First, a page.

1.6 The paper suggests a number of changes to the relevant tax rules. After analysis of submissions on the suggested changes, we will make formal recommendations to the government on what we think the resulting legislative changes should be.

1.7 We expect to recommend that the changes be included in a bill to be introduced in mid-2007, with legislation likely to be enacted in late 2007. The changes would generally apply from the 2008-09 income year.

Summary of suggested changes

Trading stock

  • Trading stock valuation rules should continue to be aligned with the valuation methods adopted for accounting purposes, but references to FRS-4 and FRS-1 should be amended to refer to NZ IAS 2 and NZ IAS 8, respectively.
  • Primary sector taxpayers who are using NZ IAS 41 should be allowed to use the simplified cost method and market value method, designed for low turnover traders, to value their trading stock.

Research and development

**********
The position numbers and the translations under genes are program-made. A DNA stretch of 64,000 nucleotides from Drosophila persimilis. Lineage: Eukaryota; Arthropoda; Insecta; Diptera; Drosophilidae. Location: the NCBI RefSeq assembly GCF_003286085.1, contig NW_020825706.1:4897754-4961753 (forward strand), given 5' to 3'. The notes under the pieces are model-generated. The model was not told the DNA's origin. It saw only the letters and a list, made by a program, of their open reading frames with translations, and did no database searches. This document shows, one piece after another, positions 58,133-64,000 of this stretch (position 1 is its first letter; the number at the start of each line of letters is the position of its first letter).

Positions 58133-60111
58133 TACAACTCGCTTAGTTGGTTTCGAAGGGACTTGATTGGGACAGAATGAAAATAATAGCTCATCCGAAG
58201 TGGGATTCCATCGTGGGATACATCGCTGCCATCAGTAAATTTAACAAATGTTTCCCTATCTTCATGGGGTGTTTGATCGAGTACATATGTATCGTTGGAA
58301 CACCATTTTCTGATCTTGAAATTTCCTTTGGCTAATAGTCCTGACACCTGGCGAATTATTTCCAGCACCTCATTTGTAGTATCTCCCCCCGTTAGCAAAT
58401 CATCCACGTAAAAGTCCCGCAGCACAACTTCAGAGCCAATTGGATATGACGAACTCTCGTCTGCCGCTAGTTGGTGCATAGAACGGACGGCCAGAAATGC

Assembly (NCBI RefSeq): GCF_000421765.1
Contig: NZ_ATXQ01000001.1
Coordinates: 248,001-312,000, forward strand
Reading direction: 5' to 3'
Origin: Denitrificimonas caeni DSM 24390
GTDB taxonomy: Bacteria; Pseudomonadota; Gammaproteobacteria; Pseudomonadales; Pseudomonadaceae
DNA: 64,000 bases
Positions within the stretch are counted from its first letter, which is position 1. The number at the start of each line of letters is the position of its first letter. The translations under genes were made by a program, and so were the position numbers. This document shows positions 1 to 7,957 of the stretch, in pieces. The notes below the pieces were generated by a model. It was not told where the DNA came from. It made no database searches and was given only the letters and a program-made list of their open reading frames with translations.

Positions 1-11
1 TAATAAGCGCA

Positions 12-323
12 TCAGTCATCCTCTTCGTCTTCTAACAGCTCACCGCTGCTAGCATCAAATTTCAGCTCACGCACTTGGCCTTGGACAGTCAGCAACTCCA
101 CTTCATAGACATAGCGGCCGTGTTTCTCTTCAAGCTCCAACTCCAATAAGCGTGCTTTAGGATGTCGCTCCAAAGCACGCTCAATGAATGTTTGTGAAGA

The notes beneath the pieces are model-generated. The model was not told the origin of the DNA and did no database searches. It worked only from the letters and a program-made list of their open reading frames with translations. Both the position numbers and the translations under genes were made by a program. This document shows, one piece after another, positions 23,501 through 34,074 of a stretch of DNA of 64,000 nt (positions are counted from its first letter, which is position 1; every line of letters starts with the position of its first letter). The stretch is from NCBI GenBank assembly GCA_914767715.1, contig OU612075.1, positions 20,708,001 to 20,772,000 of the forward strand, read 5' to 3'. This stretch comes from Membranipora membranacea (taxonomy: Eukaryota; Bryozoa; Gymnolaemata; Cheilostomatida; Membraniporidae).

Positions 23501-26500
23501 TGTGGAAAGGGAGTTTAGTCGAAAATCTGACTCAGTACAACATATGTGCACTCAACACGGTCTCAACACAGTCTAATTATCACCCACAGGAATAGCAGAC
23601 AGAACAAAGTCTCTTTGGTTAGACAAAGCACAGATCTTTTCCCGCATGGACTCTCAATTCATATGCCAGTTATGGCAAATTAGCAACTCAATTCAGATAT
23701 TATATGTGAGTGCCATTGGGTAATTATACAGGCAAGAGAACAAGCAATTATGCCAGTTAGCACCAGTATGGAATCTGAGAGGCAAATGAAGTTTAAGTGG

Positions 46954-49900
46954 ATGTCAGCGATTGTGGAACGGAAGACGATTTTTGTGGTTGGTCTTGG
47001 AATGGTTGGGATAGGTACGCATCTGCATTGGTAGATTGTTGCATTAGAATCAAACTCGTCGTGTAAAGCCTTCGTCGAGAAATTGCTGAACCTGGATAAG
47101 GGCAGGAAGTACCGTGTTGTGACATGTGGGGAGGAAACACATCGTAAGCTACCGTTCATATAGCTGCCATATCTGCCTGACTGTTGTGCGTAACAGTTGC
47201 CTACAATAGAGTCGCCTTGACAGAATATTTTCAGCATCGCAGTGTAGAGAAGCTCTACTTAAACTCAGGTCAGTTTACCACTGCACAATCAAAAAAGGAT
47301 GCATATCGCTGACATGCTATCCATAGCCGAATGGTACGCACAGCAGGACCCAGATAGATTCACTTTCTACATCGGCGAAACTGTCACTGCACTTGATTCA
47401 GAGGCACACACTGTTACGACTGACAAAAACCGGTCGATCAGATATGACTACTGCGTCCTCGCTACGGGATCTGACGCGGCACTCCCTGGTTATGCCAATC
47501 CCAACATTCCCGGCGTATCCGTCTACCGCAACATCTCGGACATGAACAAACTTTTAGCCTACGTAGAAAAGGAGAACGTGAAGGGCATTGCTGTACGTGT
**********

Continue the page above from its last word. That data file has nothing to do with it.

• The core standards governing the accounting treatment of R&D expenditure under NZ IAS 38 are substantially the same as those under FRS-13 and should continue to be appropriate for taxation purposes.
  • Minor legislative amendments will be necessary to adjust the references to FRS-13 and to remove references to paragraphs 5.4 and 2.3 of FRS-13 because those standards are no longer applicable under IFRS. However, it may be necessary to ensure that immaterial R&D expenditure that has been written off for financial reporting purposes is subjected to the appropriate standards in NZ IAS 38 before they are allowed as a deduction for taxation purposes.

Financial arrangements

  • The financial arrangement rules should continue to define and govern the taxation of financial arrangements, including derivatives, for taxation purposes. Taxpayers should be able to continue to use the methods prescribed under the financial arrangement rules to calculate the income and expenditure of financial arrangements.